Today I had a sql query joining a bunch of tables that looked to be hanging. I ran it and went to lunch, and when I got back it still wasn’t done. So I killed all my connection threads, restarted the server, tried to find every way I could to kill any errant table locks that were hanging around, but nothing would make it complete. Finally after going through the syntax again I noticed that I left off the condition joining one of the tables, so it was joining 500,000 rows * 100,000 rows and it just hadn’t finished in the hour I left it to work.
I was more likely to have this problem because of the joining syntax I was taught:
from table1, table2
where table1.id = table2.id
As you add more tables the where clause gets longer, and combined with the rest of the query’s constraints it gets easy to lose track of the ones that are necessary to do the joins properly. My boss never has this problem because he uses a different syntax:
inner join table2 on table1.id = table2.id
This way, you can easily see what constraints are joining the tables together and would know if there was something missing. Also, this syntax is more like what you would use for left and right joins, so your queries will be more consistent. So from now on I’m going to use this syntax to try and avoid wasting time figuring out a problem that’s so easily preventable.
I just spent some time figuring out how to handle exceptions using the pysqlite library. I couldn’t find a good description of how it works online, so I’m making one.
In python, all exceptions are classes. This means they can use any of the capabilities that regular python classes have, but generally all they do is define a few instance values in the __init__ method. These values are available in the exception object (the instance of the exception class) when it is caught in a “try … except” block.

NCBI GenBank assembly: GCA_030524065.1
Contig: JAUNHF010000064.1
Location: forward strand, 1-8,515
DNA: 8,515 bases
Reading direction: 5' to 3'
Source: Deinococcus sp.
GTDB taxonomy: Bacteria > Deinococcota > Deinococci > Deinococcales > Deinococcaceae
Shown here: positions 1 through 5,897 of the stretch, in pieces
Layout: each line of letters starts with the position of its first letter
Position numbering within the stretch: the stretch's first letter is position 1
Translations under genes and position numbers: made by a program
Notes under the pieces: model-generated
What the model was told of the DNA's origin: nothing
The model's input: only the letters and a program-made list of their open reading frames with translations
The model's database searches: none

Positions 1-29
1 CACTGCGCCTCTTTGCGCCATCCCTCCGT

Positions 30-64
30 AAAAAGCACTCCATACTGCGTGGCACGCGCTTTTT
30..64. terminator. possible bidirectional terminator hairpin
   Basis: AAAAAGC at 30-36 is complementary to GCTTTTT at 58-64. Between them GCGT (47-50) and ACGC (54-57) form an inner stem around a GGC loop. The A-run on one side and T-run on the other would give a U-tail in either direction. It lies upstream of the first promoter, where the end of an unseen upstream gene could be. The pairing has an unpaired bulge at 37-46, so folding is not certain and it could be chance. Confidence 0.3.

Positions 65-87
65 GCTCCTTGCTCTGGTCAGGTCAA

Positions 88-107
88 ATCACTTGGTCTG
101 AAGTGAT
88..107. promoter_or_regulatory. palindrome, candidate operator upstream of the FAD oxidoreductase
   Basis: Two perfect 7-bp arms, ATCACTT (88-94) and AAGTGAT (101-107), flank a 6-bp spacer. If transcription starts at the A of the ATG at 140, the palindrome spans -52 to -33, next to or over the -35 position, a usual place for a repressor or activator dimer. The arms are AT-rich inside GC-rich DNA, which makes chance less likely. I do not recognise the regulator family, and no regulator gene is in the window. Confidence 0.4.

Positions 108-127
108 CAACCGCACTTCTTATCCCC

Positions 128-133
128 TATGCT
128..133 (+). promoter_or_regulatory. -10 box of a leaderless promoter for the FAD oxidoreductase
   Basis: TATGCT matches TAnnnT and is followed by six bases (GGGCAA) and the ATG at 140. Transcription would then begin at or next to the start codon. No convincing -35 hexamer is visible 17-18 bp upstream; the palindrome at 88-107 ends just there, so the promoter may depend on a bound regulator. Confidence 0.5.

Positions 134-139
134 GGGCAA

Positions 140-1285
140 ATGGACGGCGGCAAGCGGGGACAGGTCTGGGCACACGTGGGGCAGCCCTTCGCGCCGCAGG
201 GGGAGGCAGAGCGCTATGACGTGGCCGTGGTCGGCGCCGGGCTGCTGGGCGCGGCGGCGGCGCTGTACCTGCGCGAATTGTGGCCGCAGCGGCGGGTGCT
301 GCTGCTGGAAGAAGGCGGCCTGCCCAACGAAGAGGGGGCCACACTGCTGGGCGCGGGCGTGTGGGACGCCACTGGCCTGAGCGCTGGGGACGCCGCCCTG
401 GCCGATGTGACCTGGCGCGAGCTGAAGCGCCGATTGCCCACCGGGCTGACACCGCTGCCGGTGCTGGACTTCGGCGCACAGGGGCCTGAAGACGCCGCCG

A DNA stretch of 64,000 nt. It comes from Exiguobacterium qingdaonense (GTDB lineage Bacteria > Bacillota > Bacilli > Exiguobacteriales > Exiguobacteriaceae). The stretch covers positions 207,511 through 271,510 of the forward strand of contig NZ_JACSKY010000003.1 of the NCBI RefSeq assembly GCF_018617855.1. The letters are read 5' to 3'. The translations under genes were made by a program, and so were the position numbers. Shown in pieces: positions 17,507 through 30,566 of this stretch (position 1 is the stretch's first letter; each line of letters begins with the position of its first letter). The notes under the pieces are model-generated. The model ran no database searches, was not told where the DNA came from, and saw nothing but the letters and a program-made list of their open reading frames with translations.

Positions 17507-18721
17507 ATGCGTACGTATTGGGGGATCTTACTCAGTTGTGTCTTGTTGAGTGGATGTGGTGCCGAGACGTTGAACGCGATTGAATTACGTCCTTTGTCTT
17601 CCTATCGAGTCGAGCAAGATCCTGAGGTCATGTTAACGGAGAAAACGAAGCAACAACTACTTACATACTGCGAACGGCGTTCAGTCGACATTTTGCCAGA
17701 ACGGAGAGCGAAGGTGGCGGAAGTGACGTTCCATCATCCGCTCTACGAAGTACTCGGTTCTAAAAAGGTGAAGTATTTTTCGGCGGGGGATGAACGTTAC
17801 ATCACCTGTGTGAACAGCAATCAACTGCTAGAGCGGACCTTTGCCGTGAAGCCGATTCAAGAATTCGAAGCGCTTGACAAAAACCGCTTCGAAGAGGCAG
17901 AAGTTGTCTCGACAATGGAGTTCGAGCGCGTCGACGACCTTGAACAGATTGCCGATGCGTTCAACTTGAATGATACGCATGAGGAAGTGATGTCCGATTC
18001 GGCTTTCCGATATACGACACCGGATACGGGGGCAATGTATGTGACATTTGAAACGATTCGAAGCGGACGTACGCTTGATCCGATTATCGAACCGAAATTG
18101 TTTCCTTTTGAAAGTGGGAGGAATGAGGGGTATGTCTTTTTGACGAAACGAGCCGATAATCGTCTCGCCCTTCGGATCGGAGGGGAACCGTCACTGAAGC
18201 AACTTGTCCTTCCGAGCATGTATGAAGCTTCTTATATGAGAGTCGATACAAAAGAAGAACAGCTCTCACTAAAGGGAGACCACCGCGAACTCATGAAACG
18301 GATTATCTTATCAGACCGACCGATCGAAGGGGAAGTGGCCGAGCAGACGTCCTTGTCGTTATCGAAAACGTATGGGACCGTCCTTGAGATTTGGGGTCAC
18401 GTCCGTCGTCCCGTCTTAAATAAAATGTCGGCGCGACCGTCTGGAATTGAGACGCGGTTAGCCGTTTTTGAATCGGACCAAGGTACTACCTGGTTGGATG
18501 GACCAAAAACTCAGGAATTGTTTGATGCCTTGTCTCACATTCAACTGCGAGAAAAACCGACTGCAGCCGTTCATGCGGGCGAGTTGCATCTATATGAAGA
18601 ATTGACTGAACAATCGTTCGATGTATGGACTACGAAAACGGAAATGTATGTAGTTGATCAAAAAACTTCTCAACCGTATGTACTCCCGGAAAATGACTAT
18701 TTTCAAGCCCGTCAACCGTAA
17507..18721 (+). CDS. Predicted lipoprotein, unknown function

If you’re receiving a user defined exception from a foreign module and don’t know how to handle it, I’d recommend first wrapping the offending code in a “try…except” like this:
logfile.write("ERROR: %s %s %s" % (sys.exc_info(), sys.exc_info(), sys.exc_info()))
The function sys.exc_info() returns a tuple containing 1) the type of exception being handled, 2) the associated parameter (usually some helpful descriptor), and 3) a traceback to where the exception occurred.
This hopefully tells you two things: a description of why this happened, and more importantly for my situation, the exception type. When I ran that I got something like this:
ERROR: <class 'pysqlite2.dbapi2.OperationalError'> table something already exists <traceback object at 0xb7da3cd4>
So the exception being raised was at pysqlite2.dbapi2.OperationalError. Since the python dbapi returns sql errors through exceptions I can’t just fix the code here, I have to “try … except” it. Here’s what the final code snippet looked like:
except pysqlite2.dbapi2.OperationalError, msg:
logfile.write("ERROR: %s" % msg)
To catch the other exceptions specified in the dbapi v2.0, you’d have to include several more exception handlers. The other exception classes are in the same location as the OperationalError class.